David Gibbins : Rome Total War: Destroy Carthage (Review)

David gibbins

David Gibbins has worked in underwater archaeology all his professional life. After taking a PhD from Cambridge University he taught archaeology in Britain and abroad, and is a world authority on ancient shipwrecks and sunken cities. He has led numerous expeditions to investigate underwater sites in the Mediterranean and around the world. He currently divides his time between fieldwork, England and Canada.

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Book Description:

rome TW

How far would you go for Rome? Carthage, 146 BC. This is the story of Fabius Petronius Secundus – Roman legionary and centurion – and his rise to power: from his first battle against the Macedonians, that seals the fate of Alexander the Great’s Empire, to total war in North Africa and the Seige of Carthage. Fabius’ success brings him admiration and respect, but also attracts greed and jealousy – the closest allies can become the bitterest of enemies. And then there is Julia, of the Caesar family – a dark horse in love with both Fabius and his rival Paullus – who causes a vicious feud. Ultimately for Fabius, it will come down to one question: how much is he prepared to sacrifice for his vision of Rome? Based on Total War: Rome II, the bestselling game, Destroy Carthage is the first in an epic series of novels. It is not only the tale of one man’s fate, but is also a journey to the core of Roman times, through the world of extraordinary military tactics and political intrigue that Rome’s warriors and citizens used to cheat death.


I have found this a tough book to review, i have been searching for what i hope is the best comparison to describe it. (not sure I cracked it but here goes)

The book right from page one suffers from and gains from its link to the video game (are they still called that… damn I’m showing my age) I loved the first Rome Total War, but it sucked time like a black hole. It and the Intro to the book gave the book a bit of a Manual feel. Then there is the style of the book, it instructs the reader, it gives a depth of background to Rome at the time that you dont find in many Roman fiction titles, the army, the politics and how they all fit together, all like a lesson plan, or a game world build.

All that may have you screaming…NOOOO don’t buy it… But that’s because i haven’t tempered it with..

David Gibbins is an excellent writer, i think he may have to blend his normal thriller style with the historical fiction writing to really lift the series to the next level. But what he does provide in this book is an insight into a period of Rome that few have covered, and a look at the political machinations of the Roman senate and upper echelons or power, and how the powers that be, may have finally ended up in front of the walls of Carthage. David does start to bring out his ability with characters creation, but i think some of that growth was hindered by the semi instructional style of the book.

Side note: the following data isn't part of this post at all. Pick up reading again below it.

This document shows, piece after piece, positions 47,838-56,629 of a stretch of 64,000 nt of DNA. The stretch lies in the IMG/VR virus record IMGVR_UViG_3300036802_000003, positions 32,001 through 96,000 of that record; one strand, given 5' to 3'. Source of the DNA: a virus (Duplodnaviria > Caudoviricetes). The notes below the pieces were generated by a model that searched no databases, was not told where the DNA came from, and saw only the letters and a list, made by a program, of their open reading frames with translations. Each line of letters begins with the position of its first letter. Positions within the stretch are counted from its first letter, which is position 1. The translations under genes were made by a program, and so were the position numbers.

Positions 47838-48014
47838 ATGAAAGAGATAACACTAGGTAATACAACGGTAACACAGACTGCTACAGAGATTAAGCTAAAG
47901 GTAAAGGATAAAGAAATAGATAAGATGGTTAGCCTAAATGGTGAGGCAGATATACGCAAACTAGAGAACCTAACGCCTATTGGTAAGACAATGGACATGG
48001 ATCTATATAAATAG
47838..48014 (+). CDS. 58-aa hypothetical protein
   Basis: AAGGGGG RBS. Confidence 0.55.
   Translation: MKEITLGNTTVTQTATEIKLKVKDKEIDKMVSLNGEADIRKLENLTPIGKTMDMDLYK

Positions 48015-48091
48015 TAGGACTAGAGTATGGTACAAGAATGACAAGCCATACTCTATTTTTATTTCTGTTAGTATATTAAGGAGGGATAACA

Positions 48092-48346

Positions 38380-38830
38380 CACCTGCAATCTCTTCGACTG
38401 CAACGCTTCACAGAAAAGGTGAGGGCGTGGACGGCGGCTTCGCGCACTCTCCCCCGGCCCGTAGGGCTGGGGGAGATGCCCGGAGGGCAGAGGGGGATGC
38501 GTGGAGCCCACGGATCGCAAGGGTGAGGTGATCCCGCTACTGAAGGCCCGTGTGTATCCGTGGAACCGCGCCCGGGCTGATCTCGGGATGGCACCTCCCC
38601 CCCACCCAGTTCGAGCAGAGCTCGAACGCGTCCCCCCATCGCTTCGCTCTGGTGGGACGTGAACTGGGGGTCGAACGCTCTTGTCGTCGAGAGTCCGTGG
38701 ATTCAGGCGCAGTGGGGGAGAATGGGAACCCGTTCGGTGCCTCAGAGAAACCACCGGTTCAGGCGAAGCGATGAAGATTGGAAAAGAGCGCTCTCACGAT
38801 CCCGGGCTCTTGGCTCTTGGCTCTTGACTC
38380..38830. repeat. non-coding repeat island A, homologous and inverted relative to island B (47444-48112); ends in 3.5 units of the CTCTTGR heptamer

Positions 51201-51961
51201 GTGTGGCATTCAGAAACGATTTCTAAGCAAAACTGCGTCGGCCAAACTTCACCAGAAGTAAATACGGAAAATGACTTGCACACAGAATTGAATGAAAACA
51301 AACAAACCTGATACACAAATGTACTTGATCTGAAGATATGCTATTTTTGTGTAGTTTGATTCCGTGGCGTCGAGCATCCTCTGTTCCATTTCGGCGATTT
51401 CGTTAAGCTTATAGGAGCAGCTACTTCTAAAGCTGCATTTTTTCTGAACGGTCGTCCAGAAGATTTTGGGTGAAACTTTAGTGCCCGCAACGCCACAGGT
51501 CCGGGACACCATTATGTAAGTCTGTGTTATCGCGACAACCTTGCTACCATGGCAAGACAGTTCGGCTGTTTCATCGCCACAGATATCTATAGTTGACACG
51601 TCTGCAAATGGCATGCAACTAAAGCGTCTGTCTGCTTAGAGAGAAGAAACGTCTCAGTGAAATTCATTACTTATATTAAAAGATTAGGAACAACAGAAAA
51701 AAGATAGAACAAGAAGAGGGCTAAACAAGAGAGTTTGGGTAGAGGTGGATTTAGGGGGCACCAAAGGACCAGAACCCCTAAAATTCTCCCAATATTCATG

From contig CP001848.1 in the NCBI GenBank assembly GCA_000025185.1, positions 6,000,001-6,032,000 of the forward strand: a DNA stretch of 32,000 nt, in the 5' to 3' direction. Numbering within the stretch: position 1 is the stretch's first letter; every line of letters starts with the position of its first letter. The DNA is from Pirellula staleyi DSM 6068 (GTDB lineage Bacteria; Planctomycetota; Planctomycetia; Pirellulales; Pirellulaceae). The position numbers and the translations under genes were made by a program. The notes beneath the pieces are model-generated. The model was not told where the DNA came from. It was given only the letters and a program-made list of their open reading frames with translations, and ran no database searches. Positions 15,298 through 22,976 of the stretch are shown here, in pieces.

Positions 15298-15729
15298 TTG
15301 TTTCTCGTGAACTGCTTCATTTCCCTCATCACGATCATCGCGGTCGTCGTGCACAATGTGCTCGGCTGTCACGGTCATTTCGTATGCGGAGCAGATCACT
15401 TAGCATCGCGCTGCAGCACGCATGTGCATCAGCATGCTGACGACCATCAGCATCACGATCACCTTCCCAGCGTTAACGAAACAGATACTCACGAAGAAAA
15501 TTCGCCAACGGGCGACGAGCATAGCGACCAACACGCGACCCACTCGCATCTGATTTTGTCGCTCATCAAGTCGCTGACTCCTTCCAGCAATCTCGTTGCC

I really want to see how this series progresses and grows. Here is a book I enjoyed and that taught me something, its not often I feel as if I have been educated throughout a book and entertained at the same time.

I really think you should try this book and stick with it to the end, If you’re a gamer you will love the information it gives on the different empires and the different army units and how to use them in battle. If you are a reader of fiction, then you will enjoy coming at a story from a different angle. I’m very interested to see how book two pans out. I’d love to see some comments on others views of this book.

But basically go buy the book.


Other books

Review of last book by David Gibbins

Jack Howard
1. Atlantis (2005)
2. Crusader Gold (2006)
3. The Last Gospel (2008)
aka The Lost Tomb
4. The Tiger Warrior (2009)
5. The Mask of Troy (2010)
6. The Gods of Atlantis (2011)
aka Atlantis God
7. Pharaoh (2013)
AtlantisCrusader GoldThe Last GospelThe Tiger WarriorThe Mask of TroyThe Gods of AtlantisPharaoh

1 Comment

Filed under Historical Fiction

One response to “David Gibbins : Rome Total War: Destroy Carthage (Review)

  1. Pingback: David Gibbins: Testament (Review) | parmenionbooks

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